There are several arguments from Judaism used by Jewish vegetarians. One is that, since Adam and Eve were not allowed to eat meat and that, according to some opinions, in the Messianic era, the whole world will be vegetarian, not eating meat is something that brings the world closer to that ideal. A second one is that the laws of shechita are meant to prevent the suffering of animals and today, with factory farming and high-speed, mechanized slaughterhouses, even kosher slaughterhouses are considered by some authorities not to fulfill enough of the requirements to render the meat kosher. A third one is that the Sages only mandated eating an olive's bulk of meat during festivals, but even then, this was because in Talmudic times, meat was considered essential for one's diet (whereas a vegetarian will probably be of the opinion that current science has shown otherwise).Fact|date=September 2007

Sacrifices were used as an excuse to eat meat, and later denounced.:* Hosea 8:13::"They offer sacrifices to me because they are those who eat the meat, but Hashem does not accept their sacrifices, for He is mindful of their sin and remembers their wickedness"

:* Hosea 6:6::"For I desired mercy, and not sacrifice; and the knowledge of God more than burnt offerings."

:*Jeremiah 7:22-23::22 "For when I brought your forefathers out of Egypt and spoke to them, I did not give them commands about burnt offerings and sacrifices," 23 "but I gave them this command: Obey me, and I will be your God and you will be my people. Walk in all the ways I command you, that it may go well with you."

:*Isaiah 66:3::"But whoever sacrifices a bull is like one who kills a man, and whoever offers a lamb, like one who breaks a dog's neck and whoever makes a grain offering is like one who presents pig's blood, and whoever burns memorial incense, like one who worships an idol. They have chosen their own ways, and their souls delight in their abominations;"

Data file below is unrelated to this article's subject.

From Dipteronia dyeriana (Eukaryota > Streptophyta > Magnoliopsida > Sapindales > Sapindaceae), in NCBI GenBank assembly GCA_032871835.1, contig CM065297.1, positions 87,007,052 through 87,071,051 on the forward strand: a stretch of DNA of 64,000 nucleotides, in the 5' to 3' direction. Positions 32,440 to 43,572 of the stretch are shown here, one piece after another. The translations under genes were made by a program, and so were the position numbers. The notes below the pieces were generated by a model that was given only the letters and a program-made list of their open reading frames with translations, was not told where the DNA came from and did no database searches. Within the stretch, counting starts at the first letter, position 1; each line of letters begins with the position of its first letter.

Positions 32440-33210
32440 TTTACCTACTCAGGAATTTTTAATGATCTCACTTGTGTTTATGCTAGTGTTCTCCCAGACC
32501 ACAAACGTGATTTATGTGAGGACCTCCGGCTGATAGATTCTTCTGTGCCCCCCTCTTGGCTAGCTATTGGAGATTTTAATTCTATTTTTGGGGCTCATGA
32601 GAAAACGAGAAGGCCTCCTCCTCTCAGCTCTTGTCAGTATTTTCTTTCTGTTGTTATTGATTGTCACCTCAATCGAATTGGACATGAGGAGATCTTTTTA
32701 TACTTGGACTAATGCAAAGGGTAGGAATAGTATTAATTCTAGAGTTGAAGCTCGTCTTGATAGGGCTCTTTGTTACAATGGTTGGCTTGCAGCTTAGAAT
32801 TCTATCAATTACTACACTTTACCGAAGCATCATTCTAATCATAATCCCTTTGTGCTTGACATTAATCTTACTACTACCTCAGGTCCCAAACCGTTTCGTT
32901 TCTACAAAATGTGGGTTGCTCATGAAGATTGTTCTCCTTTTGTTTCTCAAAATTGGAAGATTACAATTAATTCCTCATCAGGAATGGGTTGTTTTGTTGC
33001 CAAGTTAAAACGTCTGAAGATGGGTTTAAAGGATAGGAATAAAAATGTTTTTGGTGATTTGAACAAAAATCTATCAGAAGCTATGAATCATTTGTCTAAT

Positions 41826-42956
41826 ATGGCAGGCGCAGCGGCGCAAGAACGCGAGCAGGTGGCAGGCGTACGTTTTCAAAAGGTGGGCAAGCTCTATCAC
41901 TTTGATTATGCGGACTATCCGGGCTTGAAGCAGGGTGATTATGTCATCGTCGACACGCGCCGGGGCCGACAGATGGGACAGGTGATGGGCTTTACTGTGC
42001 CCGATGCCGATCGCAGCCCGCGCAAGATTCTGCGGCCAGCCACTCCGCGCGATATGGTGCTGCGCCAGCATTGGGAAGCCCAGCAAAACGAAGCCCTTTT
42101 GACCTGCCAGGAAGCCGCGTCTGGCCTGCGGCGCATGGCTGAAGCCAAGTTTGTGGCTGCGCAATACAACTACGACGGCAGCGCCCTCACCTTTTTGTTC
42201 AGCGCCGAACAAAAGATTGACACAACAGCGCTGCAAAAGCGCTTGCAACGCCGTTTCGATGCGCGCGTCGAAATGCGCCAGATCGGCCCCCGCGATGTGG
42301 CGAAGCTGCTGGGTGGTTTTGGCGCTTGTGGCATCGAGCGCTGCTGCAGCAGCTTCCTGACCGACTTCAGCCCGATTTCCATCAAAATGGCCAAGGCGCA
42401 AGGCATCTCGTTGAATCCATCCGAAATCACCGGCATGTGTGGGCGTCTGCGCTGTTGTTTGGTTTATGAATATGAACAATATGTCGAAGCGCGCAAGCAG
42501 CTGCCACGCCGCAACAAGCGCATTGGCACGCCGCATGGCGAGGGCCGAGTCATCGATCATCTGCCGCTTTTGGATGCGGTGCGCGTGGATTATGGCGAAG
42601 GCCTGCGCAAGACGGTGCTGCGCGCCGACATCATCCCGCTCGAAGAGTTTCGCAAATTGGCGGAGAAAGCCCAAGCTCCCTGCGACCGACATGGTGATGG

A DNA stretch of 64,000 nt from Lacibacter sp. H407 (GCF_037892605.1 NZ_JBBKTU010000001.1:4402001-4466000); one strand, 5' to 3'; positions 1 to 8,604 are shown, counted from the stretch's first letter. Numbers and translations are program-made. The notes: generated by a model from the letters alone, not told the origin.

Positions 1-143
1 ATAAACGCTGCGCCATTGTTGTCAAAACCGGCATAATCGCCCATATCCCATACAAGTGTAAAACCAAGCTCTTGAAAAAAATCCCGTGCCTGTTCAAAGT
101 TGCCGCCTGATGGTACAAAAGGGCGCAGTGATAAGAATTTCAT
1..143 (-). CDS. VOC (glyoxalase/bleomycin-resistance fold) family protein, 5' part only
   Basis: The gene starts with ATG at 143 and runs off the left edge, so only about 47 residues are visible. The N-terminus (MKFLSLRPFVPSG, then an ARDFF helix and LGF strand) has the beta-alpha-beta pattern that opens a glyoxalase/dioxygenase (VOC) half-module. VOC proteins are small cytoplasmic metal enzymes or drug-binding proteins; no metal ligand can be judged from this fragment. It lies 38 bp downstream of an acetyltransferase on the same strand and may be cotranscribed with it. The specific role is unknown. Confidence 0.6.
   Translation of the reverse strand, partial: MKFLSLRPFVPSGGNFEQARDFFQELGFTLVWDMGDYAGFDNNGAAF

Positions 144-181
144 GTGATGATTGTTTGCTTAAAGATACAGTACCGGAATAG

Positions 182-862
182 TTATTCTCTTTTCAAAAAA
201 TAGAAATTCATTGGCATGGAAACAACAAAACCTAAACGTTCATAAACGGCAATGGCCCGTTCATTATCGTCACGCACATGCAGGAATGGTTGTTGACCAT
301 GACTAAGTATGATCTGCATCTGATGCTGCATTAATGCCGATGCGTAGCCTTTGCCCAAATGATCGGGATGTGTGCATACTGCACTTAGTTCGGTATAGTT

In Israel there is one vegetarian moshav (village), called Amirim. Its vegetarianism is based on general principles of health and ethics and not on the Jewish religion.


Several Christian monastic groups have encouraged vegetarianism, including the Desert Fathers, Trappists, Benedictines, and Carthusians. Some Christian groups, such as Seventh-day Adventists and Christian anarchists, take a literal interpretation of the Biblical prophecies of universal vegetarianism and encourage vegetarianism as a preferred, though not required, lifestyle. However, most evangelical groups are unaware of the existence of any such prophecies, and point instead to the explicit prophecies of temple sacrifices in the Messianic Kingdom, many of which are eaten—see Ezekiel 46:12 where peace offerings and freewill offerings will be offered, and Leviticus 7:15-20 where it states that such offerings are eaten. Some key Christian historical figures such as St. Augustine and Saint David became vegetarians for ascetic reasons, not necessarily because of a religious edict to that effect. In the 19th century, members of the Bible Christian sect established the first vegetarian groups in England and the United States.